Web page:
“She told me it wasn’t the plan and at first I thought she meant that something had gone wrong with the picture. ‘It was supposed to be our idea,’ and then I thought maybe she was upset to work with Manny in the room, to set aside our fantasies. And then she said ‘Did you even feel it? My hand was off you for half the time.’ She was halfway out the door when she called back, crying this time, as though I’d hit her ‘You didn’t notice and the planes didn’t notice.’
“It took me days of calling her on the phone, of leaving work early to knock on her door, of worrying over her to figure out what was so wrong. She was pregnant, she told me, and was sure I’d drawn the child there inside of her.
“In another week, just the week before Christmas, her sister moved to Texas. Not the rolling hills part, but a dusty old desert part that is more or less like LA with no irrigation. Ines went along with her. That hadn’t been the plan, but she went anyway. I wrote and wrote. I never heard from Ines but eventually her sister responded to say that Ines was not well and would be better off without my letters. No mention of the baby, but I’m sure that if the baby had come, it would have made her well again.
“The job got mighty hard to do after that. First of all, there were all the memories of Ines wrapped up in that desk. And then there was the other difference to get over—the difference between working away at any idea I could think of, ideas that had never been thought before—and then back to normal, just doing the work right and handing in a faithful render.”
I nodded. I don’t think a baby would have made Ines well. I didn’t have all the information I needed, but my gut told me that was just a throwaway truism that men of the mid-century might spout. But my gut also told me there had been no baby, that all the loss she’d felt that night was the loss of control, the end of a lovely flight as co-pilot.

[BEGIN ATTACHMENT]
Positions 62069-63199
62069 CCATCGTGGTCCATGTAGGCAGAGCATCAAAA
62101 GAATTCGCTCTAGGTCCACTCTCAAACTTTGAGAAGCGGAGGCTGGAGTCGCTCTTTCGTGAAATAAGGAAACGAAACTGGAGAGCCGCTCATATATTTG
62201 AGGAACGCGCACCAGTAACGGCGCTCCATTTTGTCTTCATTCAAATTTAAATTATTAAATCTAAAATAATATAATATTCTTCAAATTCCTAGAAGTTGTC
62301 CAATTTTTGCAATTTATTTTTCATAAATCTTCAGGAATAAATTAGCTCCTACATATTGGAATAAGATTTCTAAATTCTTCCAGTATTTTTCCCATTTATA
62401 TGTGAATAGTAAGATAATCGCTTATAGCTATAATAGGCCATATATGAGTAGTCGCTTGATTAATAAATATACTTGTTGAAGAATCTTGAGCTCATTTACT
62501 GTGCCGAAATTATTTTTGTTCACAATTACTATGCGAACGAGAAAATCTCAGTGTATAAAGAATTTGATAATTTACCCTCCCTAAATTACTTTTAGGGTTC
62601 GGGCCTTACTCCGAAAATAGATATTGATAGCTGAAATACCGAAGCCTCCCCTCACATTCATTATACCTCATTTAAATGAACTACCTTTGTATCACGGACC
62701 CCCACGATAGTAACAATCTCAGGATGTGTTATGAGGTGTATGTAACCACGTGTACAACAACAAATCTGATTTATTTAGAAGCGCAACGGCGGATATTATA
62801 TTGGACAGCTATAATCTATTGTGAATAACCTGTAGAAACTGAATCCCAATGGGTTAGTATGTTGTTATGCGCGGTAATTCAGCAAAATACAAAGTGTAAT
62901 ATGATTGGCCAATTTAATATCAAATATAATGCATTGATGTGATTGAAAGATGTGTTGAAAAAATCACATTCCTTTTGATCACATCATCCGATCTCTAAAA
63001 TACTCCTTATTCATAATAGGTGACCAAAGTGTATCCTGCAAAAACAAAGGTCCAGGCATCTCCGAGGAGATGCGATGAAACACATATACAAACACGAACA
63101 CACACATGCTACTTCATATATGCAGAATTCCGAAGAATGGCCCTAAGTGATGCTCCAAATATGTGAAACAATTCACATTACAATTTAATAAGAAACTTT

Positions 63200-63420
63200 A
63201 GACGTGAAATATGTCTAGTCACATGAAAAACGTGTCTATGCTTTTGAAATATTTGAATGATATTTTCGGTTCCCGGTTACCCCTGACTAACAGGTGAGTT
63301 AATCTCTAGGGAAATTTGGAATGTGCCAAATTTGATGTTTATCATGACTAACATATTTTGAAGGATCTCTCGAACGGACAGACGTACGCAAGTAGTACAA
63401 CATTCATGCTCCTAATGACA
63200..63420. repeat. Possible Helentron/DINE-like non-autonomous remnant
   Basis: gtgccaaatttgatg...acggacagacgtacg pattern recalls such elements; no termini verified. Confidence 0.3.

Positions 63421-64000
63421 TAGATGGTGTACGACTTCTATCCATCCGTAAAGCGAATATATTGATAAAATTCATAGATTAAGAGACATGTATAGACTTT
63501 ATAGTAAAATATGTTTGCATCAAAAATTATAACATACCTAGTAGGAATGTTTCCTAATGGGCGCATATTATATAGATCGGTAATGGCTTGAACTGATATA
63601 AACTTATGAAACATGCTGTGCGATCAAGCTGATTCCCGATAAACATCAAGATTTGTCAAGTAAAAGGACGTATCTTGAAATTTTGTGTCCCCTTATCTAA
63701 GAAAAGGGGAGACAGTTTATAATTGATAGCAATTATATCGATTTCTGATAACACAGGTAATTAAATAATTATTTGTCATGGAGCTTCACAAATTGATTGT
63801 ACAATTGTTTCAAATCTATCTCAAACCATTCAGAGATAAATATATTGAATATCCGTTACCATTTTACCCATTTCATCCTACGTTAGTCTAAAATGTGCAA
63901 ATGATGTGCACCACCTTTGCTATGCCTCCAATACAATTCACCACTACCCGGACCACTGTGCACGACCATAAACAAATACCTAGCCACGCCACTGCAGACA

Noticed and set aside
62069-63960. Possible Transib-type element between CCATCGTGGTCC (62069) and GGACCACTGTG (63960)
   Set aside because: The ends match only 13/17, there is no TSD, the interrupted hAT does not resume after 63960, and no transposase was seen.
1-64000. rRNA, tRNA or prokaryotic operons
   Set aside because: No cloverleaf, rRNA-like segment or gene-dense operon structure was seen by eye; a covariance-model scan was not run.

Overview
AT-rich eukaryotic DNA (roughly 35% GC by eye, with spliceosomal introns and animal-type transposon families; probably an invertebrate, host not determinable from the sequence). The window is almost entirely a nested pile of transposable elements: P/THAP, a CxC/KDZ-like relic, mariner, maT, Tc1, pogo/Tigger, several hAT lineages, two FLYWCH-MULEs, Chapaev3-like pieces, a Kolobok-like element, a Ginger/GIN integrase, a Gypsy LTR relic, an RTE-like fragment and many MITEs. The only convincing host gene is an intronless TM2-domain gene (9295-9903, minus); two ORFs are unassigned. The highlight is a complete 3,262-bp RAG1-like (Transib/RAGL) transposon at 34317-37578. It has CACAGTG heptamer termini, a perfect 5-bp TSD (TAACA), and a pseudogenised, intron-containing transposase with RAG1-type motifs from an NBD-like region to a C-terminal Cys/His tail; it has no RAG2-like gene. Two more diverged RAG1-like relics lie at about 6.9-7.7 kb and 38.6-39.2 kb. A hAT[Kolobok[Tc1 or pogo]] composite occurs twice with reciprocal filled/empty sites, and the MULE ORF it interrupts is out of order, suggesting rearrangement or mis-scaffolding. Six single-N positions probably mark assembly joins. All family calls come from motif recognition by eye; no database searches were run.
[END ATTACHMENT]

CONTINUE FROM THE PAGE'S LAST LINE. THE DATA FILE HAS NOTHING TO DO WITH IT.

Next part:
My kids had slept through dinner, and without them to cook for, once I’d let Nabor out and hauled them into bed, I skipped the meal too and lay on the couch with a glass of wine to chase my eggnog. I stared at the Christmas tree, at the planes beneath it, and the way they caught the light and lost the details even from my short distance. I’d tried to send Nabor home with at least a few of them—he’d made too many—but he wouldn’t have it, so I sent him home with a tin full of coffee cake instead. I was relieved that he didn’t mention the fridge—I didn’t want to see him again soon, maybe not at all after this strange afternoon, this strange evening. I’d like to say it was about protecting the kids from all this—from this confusion, from this illusion or whatever it was. But it was me—I was stumped and unable to ask—how is it all done?
It was five the next morning when I woke up starving and went to the fridge for a few scoops of yoghurt, a slice of cheese, something. I opened the door and the mechanism still did not engage. I didn’t expect it to, but of course here I was imagining a version of events now where it just would. And now with my plate of cheese I sat down and imagined that these magicians just had it backwards, and that the food inside, behind the closed door was glowing and shivering to itself, in total secret, in total light.
I think I had wanted Nabor to tell me he quit the job. To leave Ines alone, but also to quit the job. Instead, what he’d told me was this:
“You know, dear, it was never the same, doing the planes after Ines left. But still, I was a company man. I stayed and worked there until I retired. One day I was a young man with a beautiful gal, next thing you know, I’m an old kook. But by the end, last birthday I celebrated at the company, they had one big shindig. There were, jeez, I don’t know, maybe 200 names on the birth certificate that they gave me!”
In the moment I had been about to correct him, but sure enough, isn’t each birthday card, especially after a certain number, a checkpoint, more of a certificate requiring people to sign off and say yes, it is truth that so-and-so lives here in this magical time, in this magical place?